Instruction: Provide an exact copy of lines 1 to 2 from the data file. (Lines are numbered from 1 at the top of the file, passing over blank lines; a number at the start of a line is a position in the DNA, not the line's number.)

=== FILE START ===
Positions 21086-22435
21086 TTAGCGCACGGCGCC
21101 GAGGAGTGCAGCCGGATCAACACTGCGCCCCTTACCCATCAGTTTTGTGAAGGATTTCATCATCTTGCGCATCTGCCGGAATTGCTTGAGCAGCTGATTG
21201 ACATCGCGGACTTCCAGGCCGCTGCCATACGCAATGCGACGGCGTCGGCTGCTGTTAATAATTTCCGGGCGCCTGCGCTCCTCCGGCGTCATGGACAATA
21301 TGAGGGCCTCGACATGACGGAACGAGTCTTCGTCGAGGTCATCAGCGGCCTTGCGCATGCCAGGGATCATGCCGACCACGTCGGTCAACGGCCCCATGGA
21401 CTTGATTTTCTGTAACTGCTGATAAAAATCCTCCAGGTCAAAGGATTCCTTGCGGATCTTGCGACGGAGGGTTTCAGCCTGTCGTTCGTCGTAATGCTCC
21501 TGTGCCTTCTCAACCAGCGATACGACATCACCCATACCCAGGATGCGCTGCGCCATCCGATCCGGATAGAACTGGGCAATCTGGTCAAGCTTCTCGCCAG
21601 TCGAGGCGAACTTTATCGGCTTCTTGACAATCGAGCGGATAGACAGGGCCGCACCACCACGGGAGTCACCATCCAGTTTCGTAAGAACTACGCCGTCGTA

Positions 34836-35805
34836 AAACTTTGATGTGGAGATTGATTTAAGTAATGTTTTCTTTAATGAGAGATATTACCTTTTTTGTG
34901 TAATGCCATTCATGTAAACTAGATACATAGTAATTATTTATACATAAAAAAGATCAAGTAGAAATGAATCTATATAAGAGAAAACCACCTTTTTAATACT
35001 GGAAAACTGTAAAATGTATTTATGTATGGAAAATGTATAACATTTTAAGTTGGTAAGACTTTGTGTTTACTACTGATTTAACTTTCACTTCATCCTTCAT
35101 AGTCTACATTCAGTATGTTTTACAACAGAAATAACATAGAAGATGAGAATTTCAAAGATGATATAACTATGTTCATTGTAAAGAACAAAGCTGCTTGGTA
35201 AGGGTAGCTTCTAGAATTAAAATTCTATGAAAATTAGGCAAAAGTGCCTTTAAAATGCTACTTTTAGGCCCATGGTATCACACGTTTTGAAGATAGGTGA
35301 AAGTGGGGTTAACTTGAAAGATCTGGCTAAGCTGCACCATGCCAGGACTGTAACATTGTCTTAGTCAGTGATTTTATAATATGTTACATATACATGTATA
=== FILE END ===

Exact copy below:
Positions 21086-22435
21086 TTAGCGCACGGCGCC